Despite my quibbles, Kotkin is on to something: it is true that large cities tend to be more unequal than their suburbs. But unlike Kotkin, I don't treat this as an inevitable fact of life. Some cities are too expensive for middle-class families, but that is a result of public policy rather than some force of nature. Because older cities are more likely to be "built out," those cities are less likely to be able to add housing to meet increased demand. So to retain the middle class, a city must go out of its way to encourage new housing. Instead, many cities have restrictive zoning that artificially limits housing supply, thus causing prices to rise. And when cities attempt to solve this problem, they sometimes do so by trying to build or mandate the creation of low-income housing, which may help the poor more than the middle classes. If cities had less restrictive zoning, perhaps more housing would be available for the middle class. 

By contrast, Kotkin believes that cities are inherently undesirable because "[f]amilies in urban apartments today, says Cornell researcher Gary Evans, generally have far weaker networks of neighbors than their suburban counterparts, a generally more stressful home life, and significantly less social support." However, the study that Kotkin links to says nothing of the sort. Evans does not mention the word "urban" at all. Instead, he claims that the "number of people per room [is] the crucial variable for measuring effects of crowding on children's development." This means that an apartment with one child living in one room is less stressful than one where four children live in two bedrooms. Evans also focuses on noise pollution, such as traffic noise.*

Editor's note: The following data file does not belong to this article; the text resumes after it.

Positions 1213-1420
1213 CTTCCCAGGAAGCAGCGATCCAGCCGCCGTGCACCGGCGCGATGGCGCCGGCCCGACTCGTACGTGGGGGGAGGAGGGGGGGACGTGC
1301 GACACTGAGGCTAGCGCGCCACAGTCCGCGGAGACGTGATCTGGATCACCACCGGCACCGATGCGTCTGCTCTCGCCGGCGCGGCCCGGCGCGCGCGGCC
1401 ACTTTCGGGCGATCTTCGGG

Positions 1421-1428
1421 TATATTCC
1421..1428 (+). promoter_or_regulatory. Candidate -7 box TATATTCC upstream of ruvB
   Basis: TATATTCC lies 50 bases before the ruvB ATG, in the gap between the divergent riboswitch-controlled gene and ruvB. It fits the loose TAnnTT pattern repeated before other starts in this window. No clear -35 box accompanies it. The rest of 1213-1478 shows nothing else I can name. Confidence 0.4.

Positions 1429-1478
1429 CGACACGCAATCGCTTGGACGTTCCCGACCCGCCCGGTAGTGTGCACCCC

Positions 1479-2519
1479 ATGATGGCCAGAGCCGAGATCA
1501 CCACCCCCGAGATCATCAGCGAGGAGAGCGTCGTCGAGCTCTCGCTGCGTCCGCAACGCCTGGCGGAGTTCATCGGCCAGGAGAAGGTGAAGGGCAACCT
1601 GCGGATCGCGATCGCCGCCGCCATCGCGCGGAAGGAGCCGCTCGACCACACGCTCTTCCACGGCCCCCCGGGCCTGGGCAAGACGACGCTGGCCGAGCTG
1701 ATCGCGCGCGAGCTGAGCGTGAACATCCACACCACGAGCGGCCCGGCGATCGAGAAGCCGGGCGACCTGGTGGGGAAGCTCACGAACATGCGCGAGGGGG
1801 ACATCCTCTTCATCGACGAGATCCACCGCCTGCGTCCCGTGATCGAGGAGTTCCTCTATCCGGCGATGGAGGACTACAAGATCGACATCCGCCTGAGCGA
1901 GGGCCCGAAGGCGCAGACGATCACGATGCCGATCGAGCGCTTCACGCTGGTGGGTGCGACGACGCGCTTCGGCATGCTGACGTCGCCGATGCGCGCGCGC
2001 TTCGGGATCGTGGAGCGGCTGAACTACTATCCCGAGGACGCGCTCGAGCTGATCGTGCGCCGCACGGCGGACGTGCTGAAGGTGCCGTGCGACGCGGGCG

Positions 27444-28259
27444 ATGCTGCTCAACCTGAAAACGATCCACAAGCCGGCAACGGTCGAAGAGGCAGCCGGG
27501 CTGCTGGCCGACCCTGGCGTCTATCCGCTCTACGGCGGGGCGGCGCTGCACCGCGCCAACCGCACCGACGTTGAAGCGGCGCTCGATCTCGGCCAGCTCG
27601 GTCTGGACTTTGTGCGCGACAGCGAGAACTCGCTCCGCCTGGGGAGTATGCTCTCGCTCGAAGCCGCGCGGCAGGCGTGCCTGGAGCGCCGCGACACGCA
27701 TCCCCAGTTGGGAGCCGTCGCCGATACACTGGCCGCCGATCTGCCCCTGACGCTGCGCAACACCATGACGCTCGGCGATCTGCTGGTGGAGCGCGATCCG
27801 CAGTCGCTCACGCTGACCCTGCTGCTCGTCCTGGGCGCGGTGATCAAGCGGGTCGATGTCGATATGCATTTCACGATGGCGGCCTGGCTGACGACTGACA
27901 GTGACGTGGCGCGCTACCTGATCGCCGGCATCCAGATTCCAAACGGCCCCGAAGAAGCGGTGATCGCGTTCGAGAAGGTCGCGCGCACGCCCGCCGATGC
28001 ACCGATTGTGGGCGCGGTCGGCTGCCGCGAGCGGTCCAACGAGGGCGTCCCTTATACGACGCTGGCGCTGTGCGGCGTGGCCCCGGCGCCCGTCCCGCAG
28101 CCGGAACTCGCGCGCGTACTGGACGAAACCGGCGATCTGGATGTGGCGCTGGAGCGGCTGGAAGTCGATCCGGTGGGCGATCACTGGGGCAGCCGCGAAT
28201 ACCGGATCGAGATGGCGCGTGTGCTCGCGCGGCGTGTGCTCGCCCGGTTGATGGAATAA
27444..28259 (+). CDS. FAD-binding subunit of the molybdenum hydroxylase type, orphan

Kotkin writes that because urban centers are (allegedly) only for the childless, "the central city offers at best only a temporary lifestyle." It appears to me that Kotkin is assuming that "desirability" and "desirability to 35-year olds with small children" are the same thing. This may have been the case in the America of the 1950s. But delayed marriages, an aging society, and plunging birth rates mean that "35-year-olds with small children" are a much smaller group than in the United States of the 1950s. In 1960, almost half of all households were families with children under 18. Since then, this number has fallen to under 30 percent. In 1960, only 13 percent of households included just one person; that number has more than doubled, to 28 percent. In sum, thirtysomething families no longer dominate American housing markets, and their preferences no longer need govern the majority of American construction. 

*Kotkin may have been thinking about a portion of the article stating "families living in high-rise housing, as opposed to single-family residences, have fewer relationships with neighbors, resulting in less social support." But since the sentence is in a paragraph that doesn't even mention Evans, it is not clear that this sentence even refers to Evans' research, or to some other research. Moreover, "urban" and "high-rise" are not synonymous, nor are "apartment" and "high-rise." 

Michael Lewyn

Michael Lewyn is an associate professor at Touro College, Jacob D. Fuchsberg Law Center, in Long Island. His scholarship can be found at